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Can Dilbertian Thinking Improve Results?

Can Dilbertian Thinking Improve Results?

Sometimes thinking about things from an entirely different perspective gives you some helpful insights, leading to fresh thought processes. Recently I was reading How to Fail at Everything and Still Win Big: Kind of the Story of My Life by Scott Adams. A skilled if cynical viewer of human life, Adams shares “the strategy he has used since he was a teen to invite failure in, embrace it, then pick its pocket”.

It’s an enjoyable and thought provoking read. For those of us who are always trying to get more and more done, one of the interesting takeaways is that systems are more effective than goals.

We are all taught that if we want to achieve things we should have a goal, but Adams says he prefers a system, rather than a goal. Have a goal by all means, but if develop a system – a process of regular, repeated steps - to help you achieve your goal.

If you do something every day, it’s a system. If you’re waiting to achieve it at some point in the future, it’s a goal.

Looking at people who use systems versus those who use goals, Adams concludes that in most cases people using systems do better and they are more innovative.

It can be very energising to think in terms of systems. People who adopt systems succeed every time they apply their systems, in the sense that they did what they intended to do. If you just think in terms of long-term goals people are fighting the feeling of discouragement at each turn. The systems people are feeling good every time they apply their system. That’s a big difference in terms of maintaining your personal energy in the right direction.

A system is something you do on a regular basis with a reasonable expectation that doing so will get you to your ultimate goal. Systems have no deadlines, and on any given day you probably can’t tell if they’re moving you in the right direction. But if you keep following your system (and it is the right one of course) those smaller steps take you towards your goal.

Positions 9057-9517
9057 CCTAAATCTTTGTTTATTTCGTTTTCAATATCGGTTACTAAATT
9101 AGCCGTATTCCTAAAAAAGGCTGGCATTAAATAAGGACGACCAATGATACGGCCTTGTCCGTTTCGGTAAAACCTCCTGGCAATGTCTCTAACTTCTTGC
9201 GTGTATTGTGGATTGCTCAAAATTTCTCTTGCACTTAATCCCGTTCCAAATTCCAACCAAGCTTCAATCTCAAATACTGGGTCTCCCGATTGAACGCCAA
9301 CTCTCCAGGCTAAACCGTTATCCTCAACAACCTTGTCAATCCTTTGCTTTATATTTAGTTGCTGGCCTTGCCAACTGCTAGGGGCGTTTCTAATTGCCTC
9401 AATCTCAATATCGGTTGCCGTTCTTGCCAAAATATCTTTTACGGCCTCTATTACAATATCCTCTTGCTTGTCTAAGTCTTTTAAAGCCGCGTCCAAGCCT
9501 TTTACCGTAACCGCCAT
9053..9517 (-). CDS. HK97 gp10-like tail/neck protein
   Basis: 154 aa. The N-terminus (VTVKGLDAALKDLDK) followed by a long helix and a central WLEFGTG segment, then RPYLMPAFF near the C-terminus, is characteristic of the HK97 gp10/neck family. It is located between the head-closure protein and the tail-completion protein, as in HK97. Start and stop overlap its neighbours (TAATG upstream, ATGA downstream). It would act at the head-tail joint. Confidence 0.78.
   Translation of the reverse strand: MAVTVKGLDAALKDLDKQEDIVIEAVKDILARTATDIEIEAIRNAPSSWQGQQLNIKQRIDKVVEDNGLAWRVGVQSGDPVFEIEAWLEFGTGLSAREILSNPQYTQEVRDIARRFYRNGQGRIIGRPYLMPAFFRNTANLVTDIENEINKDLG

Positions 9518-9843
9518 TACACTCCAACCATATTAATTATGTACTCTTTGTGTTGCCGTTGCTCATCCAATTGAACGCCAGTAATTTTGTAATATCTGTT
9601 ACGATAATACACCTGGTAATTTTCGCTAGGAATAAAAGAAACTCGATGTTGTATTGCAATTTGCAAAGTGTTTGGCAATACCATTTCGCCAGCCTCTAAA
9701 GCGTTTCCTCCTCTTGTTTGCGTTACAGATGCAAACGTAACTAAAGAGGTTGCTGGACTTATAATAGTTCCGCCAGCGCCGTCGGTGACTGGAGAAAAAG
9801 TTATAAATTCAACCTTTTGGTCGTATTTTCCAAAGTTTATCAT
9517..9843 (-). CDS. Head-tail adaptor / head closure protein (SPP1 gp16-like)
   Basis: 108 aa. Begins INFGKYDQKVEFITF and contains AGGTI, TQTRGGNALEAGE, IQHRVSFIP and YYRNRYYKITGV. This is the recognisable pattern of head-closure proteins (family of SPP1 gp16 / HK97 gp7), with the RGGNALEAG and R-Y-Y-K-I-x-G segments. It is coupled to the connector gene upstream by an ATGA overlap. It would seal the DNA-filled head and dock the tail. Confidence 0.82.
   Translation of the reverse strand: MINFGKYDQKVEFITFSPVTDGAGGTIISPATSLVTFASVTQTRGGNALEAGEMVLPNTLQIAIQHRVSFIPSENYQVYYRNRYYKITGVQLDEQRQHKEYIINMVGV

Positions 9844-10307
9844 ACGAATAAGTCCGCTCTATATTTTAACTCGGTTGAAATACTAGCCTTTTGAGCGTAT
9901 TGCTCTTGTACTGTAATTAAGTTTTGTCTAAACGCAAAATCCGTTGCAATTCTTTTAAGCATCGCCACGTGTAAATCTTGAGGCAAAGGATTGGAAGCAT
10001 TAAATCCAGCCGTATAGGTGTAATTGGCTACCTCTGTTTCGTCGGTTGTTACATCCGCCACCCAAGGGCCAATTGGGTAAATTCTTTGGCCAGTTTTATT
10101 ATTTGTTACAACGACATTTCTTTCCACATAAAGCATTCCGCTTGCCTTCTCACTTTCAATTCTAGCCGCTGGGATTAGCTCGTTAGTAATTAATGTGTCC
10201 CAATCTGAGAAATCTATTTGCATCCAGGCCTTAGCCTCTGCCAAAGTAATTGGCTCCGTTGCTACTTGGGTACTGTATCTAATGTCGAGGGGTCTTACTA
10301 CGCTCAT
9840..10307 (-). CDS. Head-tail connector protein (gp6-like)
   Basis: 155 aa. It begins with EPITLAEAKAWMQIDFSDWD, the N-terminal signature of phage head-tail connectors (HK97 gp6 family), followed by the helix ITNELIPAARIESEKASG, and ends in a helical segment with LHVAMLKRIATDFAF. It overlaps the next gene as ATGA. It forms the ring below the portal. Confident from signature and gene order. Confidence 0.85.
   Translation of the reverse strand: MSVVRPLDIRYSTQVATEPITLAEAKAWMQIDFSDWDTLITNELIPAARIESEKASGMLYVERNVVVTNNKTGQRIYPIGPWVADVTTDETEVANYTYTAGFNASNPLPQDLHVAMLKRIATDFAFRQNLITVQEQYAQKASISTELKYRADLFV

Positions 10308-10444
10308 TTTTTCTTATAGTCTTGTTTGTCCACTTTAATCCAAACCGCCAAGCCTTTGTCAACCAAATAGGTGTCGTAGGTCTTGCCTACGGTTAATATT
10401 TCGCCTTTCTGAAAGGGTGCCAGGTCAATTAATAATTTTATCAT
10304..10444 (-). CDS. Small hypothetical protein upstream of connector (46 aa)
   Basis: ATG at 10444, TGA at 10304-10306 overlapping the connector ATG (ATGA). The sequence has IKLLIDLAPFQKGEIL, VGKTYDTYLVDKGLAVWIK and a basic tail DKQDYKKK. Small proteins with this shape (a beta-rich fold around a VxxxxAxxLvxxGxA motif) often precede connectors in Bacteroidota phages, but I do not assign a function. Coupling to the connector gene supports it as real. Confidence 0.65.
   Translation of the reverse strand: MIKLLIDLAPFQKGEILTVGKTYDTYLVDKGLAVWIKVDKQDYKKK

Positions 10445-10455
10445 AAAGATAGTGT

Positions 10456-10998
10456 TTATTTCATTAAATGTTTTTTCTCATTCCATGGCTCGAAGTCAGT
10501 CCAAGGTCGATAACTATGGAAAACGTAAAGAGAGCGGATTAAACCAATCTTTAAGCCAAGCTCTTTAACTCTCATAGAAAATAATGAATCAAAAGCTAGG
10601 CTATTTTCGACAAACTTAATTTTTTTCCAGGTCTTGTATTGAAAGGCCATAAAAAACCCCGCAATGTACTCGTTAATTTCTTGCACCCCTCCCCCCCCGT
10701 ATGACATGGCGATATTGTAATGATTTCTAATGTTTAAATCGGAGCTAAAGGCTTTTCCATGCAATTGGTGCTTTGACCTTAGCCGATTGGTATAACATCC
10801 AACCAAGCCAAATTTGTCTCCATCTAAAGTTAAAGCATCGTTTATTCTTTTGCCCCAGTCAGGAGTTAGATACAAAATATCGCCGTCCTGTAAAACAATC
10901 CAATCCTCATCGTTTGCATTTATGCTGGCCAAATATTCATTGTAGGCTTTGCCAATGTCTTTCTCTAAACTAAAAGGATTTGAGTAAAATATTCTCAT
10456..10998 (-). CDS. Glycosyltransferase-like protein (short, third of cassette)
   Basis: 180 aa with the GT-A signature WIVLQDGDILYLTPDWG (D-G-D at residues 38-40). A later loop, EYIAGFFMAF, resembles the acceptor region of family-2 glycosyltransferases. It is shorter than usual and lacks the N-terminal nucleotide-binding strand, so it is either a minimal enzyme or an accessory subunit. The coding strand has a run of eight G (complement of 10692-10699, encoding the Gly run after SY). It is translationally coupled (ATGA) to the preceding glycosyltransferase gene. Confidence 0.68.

Goal seekers optimise whereas systems thinkers simplify. Take dieting. Losing twenty pounds is a goal but eating the right things in moderate quantities is a system. If we’re talking about exercise, running a marathon in under four hours is a goal, but exercising daily is a system.

Develop systems that increase your chances of success.

In business this means you should consider the process by which you make decisions and focus more on building a system that evolves and improves. Systems increase the odds of getting the outcome you want.

One of my goals is to speak French fluently and well. That’s my goal, but I’m too busy and tired to spend much time on it, so I take little steps, often. My system is to speak French for an hour once a week and more often if I’m not too exhausted. I practice thinking in French as I walk to work and I try to read easy whodunits. When I’m in France I listen to French radio and I chat to as many French people as I can. It’s tiring, but there’s no doubt that in three years I have been doing it I have come on in leaps and bounds, even though I often feel like “un idiot”.

Set process goals rather than outcome goals. Focus on process to reach the goal, then keep following the process. Bonne chance!

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Although every effort has been made to ensure the accuracy of the information contained in this blog, nothing herein should be construed as giving advice and no responsibility will be taken for inaccuracies or errors.

Copyright © 2019 all rights reserved. You may copy or distribute this blog as long as this copyright notice and full information about contacting the author are attached. The author is Kate Russell of Russell HR Consulting Ltd.

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